The Cold War is Over, but the Fight Against Communism is Not
It’s been 26 years since the cold war ended. The immediate threat of communism to the free world has dissipated. Yet single-party communist regimes still dominate one-fifth of the world’s population. That means over one billion people are still living under communist states.
There are, however, people fighting on behalf of these victims of communism.
Ridding the Earth of Communism
The Victims of Communism Memorial Foundation, a nonprofit founded in 1994, exists to educate the public about the ideology. The group’s hope is that by reminding the world of what communism has done, it can finally be rid from the earth.
Truman-Reagan Medal of Freedom
The medal is awarded each year by the Victims of Communism Memorial Foundation to those who have shown a life-long commitment to freedom, democracy and opposition to communism and all other forms of tyranny.
Among the winners since the first award in 1999 are many who resisted Communism in Europe: Elena Bonner and Vladimir Bukovsky (USSR), John Paul II and Lech Wałęsa (Poland), Vaclav Havel (Czechoslovakia) and Viktor Orbán (Hungary), and Armando Valladares (Soviet outpost Cuba).
Asian winners include Wei Jingsheng and Chen Guangcheng (China) and Trần Văn Bá and Fr. Nguyễn Văn Lý (Viet Nam).
For the full list, click here.
The problem is that Americans under 35 “are not learning basic facts about the 20th century,” said the foundation’s director at a recent event in Washington, DC. Because of this, “We have to educate. We have to memorialize. And ultimately, we plan to build a museum here in Washington to do all of that,” explained director Marion Smith.
In the past year, the foundation has launched over 100 educational programs. These programs had a presence in all 5o states, and they were targeted at higher-education institutes. It also launched ad campaigns in Times Square, New York City that sparked the popular hashtag #communismkills on Twitter.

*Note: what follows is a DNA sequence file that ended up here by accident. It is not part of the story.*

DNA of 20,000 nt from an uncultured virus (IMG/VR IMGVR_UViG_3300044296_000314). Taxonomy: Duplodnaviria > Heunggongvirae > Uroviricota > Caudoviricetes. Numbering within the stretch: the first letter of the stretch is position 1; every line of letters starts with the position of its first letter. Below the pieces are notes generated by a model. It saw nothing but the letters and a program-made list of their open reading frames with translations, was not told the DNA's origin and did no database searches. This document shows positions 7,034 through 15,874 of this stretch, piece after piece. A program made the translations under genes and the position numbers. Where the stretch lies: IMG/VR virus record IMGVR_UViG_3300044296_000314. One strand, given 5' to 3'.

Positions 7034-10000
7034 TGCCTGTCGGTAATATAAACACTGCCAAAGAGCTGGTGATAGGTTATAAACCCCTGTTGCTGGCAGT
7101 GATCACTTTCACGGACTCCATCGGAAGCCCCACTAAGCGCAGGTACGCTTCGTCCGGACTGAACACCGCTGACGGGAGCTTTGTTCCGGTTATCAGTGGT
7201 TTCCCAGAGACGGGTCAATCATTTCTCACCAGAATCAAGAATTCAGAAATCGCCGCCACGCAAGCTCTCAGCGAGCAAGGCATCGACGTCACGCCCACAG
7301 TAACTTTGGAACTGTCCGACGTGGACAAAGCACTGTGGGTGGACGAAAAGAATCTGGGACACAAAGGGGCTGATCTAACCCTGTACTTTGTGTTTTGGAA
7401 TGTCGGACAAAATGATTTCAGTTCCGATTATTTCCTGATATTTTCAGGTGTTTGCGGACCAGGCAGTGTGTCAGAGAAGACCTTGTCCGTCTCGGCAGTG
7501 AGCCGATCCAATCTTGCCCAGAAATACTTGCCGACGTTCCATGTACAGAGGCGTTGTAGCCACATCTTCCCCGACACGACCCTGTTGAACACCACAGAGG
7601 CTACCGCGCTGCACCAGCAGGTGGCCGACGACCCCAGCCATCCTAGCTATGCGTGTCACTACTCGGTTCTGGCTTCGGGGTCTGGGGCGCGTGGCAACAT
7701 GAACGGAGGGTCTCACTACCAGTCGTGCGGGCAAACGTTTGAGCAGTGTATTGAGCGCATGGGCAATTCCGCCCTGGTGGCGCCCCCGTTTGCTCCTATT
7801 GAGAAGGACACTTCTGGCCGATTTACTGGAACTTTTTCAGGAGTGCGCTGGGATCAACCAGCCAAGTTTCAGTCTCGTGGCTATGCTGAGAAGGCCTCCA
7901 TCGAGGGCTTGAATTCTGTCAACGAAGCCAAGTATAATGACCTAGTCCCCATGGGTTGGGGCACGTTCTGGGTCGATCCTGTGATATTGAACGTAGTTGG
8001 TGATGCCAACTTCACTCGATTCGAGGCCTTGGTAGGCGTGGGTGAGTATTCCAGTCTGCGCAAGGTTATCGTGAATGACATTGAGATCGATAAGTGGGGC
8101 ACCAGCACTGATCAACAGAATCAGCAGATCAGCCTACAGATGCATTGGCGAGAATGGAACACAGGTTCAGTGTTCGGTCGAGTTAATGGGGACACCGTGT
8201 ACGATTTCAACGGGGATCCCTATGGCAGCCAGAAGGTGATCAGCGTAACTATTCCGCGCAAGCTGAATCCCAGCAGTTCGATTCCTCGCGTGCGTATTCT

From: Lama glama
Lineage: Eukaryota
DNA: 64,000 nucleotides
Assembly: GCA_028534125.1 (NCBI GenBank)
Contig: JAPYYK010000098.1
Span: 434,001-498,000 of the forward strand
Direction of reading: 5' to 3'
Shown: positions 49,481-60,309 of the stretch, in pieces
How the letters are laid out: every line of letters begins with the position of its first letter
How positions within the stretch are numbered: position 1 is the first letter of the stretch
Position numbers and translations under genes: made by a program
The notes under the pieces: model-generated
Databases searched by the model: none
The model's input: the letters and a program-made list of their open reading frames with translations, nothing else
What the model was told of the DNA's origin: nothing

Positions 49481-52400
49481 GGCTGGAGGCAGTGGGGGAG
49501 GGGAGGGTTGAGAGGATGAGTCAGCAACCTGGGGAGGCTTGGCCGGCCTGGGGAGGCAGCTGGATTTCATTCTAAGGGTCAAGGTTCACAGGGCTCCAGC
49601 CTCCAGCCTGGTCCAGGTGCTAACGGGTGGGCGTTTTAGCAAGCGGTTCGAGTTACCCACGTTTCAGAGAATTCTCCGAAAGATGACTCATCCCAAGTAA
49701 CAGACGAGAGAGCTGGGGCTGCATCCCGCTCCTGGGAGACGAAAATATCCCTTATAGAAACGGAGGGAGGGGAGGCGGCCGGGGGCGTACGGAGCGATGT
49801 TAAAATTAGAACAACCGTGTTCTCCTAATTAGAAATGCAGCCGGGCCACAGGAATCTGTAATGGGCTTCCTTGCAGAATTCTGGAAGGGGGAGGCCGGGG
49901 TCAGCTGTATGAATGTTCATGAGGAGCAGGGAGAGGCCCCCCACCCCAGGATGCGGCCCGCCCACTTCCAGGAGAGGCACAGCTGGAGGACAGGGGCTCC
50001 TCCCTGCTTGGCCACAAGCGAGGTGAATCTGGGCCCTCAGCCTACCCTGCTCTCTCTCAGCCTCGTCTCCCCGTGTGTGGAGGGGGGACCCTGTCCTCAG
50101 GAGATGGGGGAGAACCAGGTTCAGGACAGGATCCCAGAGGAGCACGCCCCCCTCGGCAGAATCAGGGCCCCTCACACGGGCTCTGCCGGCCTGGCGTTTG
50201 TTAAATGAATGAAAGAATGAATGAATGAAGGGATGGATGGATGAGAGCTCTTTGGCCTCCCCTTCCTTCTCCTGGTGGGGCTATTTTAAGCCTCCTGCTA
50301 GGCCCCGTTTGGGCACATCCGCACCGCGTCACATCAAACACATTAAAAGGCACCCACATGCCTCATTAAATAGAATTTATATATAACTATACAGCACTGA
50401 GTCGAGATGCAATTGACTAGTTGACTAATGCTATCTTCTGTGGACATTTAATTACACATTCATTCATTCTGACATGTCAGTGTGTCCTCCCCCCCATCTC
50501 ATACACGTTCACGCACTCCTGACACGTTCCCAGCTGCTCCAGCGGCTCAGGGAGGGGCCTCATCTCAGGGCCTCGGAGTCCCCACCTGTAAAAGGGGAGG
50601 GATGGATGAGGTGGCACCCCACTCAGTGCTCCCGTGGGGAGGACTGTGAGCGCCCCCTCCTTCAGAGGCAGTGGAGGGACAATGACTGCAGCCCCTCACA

#Communismkills was “more than just a hash tag,” said Smith. Communism “has no place in a free and prosperous world in which individual rights are respected.” So the public’s participation on social media is notable progress toward the Victims of Communism Memorial Foundation’s goal of “a world free from the false hope of communism.”
The foundation is also responsible for funding the Victims of Memorial Statue located in downtown Washington, D.C. The statue is meant to be a replica of the Goddess of Democracy, a statue first constructed during the Tiananmen Square riots of 1989.
The Medal of Freedom
One function of the statue is the foundation’s annual Roll Call of Nations and Truman-Reagan Medal of Freedom ceremony. The ceremony honors the world’s past and present victims of communism while celebrating freedom in nations that have it. This year marked the 10th year the foundation has held this event.
There have been over 100 million victims of communism around the world. “Our task is not to let it happen again,” said this year’s winner of the Truman-Regan Medal of Freedom, Dr. Mart Laar. Laar was twice the prime minister of Estonia after the collapse of the Soviet Union and then the country’s minister of defense.
As a young historian in Soviet-occupied Estonia, Laar started interviewing veterans of the Estonian resistance to the Soviet occupation after World War II. The government harassed him, until finally the Soviet secret police, the KGB, accused him of “slandering the Soviet regime” and instituted criminal proceedings against him. The book was finally published in 1992 as War in the Woods: Estonia”s Struggle for Survival, 1944-1956.
“This demands from all of us to keep memory alive,” he explained. Like director Marion Smith, Laar thinks that properly remembering the victims of communism is a key part to educating the public. “Let’s make the Museum of Communist Crimes happen — this is the most certain way to put communism on the ash heap of history,” Laar said.
Laar’s “Estonia and Centesimus Annus: A universal message of Hope” can be found here.